Gustavo expertly guided the raft cross current over to another willow snag downstream from the one I was hooked in and tossed the anchor into the snag to hold the raft stationary in the swift current. By the time Gustavo had us securely anchored to the Willow snag downstream, I was in my backing…I seriously thought I was going to loose my whole fly line! Gustavo reassured me...”No Problem, I’ll get it” as he worked his way back upstream about 40 feet all the while fighting the swift, waist high current and proceeded to quickly free my Hopper. Thank you, Gustavo! We were, once again, on our way. The Rio Collon Cura, meaning Stone Mask in Mapuche, is BIG water! And I loved it! Only a couple 12 – 14” rainbows were brought to hand that windy morning but, as they say, “Catching is just a bonus”. The scenery, the camaraderie, and the education received from Gustavo on how to fish these unfamiliar conditions was quite a memorable experience. I remember commenting to Gustavo that these were the worst winds thus far for the trip but the winds during the first couple days were more intimidating to me…somehow we all learn how to adapt. Standing on the shore of our willow sheltered lunch spot, I felt like my face was burning…must be wind burn because I slathered up good w/ 40 SPF earlier in the morning. A little cold water splashed on the face took care of the temporary symptoms.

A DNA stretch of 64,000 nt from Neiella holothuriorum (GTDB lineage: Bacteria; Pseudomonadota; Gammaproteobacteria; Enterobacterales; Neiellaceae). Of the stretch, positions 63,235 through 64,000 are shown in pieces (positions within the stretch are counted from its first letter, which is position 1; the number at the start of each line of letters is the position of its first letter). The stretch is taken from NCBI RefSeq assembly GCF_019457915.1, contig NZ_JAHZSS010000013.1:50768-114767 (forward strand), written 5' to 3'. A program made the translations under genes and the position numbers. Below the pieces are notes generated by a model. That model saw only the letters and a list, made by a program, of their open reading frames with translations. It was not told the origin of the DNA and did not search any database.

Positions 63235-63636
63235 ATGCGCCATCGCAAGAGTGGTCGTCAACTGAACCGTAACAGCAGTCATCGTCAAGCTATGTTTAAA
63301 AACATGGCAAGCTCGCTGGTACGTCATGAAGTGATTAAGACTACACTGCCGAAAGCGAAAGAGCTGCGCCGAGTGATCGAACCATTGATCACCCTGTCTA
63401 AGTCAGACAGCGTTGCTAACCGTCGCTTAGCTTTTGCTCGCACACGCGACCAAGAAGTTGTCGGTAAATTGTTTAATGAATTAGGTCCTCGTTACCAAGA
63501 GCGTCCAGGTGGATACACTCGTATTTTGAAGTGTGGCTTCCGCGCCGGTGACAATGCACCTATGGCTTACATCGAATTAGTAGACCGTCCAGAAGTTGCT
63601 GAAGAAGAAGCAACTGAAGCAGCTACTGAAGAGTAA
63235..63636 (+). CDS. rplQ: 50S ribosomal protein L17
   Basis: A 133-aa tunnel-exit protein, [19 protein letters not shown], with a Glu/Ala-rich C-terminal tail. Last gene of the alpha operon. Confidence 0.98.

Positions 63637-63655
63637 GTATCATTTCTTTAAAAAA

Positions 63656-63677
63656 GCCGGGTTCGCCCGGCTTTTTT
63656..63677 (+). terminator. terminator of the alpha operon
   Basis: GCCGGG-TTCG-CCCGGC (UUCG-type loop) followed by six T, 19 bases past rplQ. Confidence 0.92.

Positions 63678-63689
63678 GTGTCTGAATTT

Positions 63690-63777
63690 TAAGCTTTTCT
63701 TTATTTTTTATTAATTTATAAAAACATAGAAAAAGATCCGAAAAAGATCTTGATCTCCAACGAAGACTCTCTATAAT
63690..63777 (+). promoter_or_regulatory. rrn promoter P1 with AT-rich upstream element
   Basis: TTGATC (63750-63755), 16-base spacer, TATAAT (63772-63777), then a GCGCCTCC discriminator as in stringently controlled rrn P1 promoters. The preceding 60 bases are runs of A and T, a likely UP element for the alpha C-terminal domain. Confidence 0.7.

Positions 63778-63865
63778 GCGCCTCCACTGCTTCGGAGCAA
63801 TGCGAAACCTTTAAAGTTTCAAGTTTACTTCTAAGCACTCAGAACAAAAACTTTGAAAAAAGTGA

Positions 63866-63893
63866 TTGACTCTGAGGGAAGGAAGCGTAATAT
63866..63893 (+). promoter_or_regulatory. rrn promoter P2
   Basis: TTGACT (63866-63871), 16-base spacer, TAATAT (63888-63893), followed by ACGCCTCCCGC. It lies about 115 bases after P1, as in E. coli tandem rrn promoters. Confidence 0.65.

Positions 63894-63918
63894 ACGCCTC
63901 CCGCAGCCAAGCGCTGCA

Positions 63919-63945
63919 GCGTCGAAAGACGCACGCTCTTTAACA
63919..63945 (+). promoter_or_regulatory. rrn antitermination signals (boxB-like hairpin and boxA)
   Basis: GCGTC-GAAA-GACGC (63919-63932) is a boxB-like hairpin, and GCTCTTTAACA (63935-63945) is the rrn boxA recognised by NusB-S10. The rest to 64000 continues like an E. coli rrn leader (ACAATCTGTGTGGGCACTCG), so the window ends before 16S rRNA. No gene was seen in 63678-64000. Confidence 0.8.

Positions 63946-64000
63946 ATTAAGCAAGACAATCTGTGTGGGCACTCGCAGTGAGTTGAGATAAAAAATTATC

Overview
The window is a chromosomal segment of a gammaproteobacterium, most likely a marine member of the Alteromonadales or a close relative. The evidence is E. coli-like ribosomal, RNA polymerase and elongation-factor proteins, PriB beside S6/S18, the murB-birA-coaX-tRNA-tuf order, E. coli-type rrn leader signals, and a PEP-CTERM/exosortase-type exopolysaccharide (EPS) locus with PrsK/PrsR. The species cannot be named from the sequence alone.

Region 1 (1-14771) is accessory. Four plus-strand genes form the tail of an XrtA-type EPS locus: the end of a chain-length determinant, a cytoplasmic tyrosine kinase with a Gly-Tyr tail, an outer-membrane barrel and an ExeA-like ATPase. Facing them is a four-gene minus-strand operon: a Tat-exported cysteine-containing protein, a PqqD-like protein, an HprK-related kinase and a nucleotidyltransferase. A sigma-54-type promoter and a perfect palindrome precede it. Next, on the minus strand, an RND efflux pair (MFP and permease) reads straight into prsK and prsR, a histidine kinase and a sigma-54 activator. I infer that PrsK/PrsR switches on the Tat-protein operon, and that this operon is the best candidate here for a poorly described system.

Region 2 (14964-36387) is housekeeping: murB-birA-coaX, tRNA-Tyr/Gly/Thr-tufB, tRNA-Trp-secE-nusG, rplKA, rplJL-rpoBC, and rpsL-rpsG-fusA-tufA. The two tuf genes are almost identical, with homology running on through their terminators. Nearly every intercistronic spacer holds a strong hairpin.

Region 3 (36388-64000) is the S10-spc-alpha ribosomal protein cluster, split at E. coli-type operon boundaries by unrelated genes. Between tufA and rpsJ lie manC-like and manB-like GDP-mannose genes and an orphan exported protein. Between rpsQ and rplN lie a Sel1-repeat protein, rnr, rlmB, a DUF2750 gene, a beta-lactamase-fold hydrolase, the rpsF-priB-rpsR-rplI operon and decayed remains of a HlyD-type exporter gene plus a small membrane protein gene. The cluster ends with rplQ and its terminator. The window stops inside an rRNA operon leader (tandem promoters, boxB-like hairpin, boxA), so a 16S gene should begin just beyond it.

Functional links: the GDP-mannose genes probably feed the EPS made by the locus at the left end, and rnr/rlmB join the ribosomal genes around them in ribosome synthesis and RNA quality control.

After a good lunch, we all spread out for a little snooze. As we cleared the cobwebs and were getting ready to get back to fishing, a crisis occurred. Jon Lewis could not find his rod! He had left it securely in the front of the raft before lunch but now it was gone! Jon’s guide, Dan Etcheverry, immediately started looking around the raft for the rod. Seeing nothing, Dan said “I’m going in…it must have got blown out of the raft”. Just as Dan was ready to sacrifice his dry clothes and dive in to scour the bottom around the raft area, Massimo walks out of the Willows, Jon’s rod in hand, and exclaims “Look what I found”. All Jon could say to Massimo was “Touché!” . You see, we all took a little siesta out of the wind that day…I guess Massimo’s siesta was a little shorter than the rest of ours. Let’s back up to yesterday afternoon. Jon, Brian Heath, and John McConnell took a break from fishing yesterday morning and traveled up to walk the streets of San Martin, a quaint, alpine Andes ski resort town about 30 miles from the lodge. Upon their return, Brian and John headed for the Evening fish on the Rio Malleo but Jon stayed back at the lodge to catch up on some business back home that afternoon. Well, he must have had a little extra time on his hands because Jon took the liberty to short-sheet all of our beds! Massimo must have thought a little pay-back today was in order for Jon’s dastardly deed the day before. Ever the life of the party, Jon Lewis kept us in stitches the whole trip. Jon had done a 6 day float down the Rio Limay several years back making this his second trip to Patagonia. Jon’s previous experiences fishing Patagonia helped greatly in our pre trip planning regarding what to, and, what not to, bring on the trip. Jon is a big water fisherman who likes to yank big streamers and target big fish. He was right at home and comfortable with the elements that first windy morning on the Rio Collon Cura boating 15+ nice trout before lunch. The winds began to behave a little better as the evening approached and we continued to fish our way to Camp through the majestic scenery of the Region of Patagonia. Lorenzo and crew had camp all set up when we arrived to our island campsite that evening. I heard someone say that Ted Turner owned one side of the river and an executive of Pepsi-Cola owned the other side where we were camped.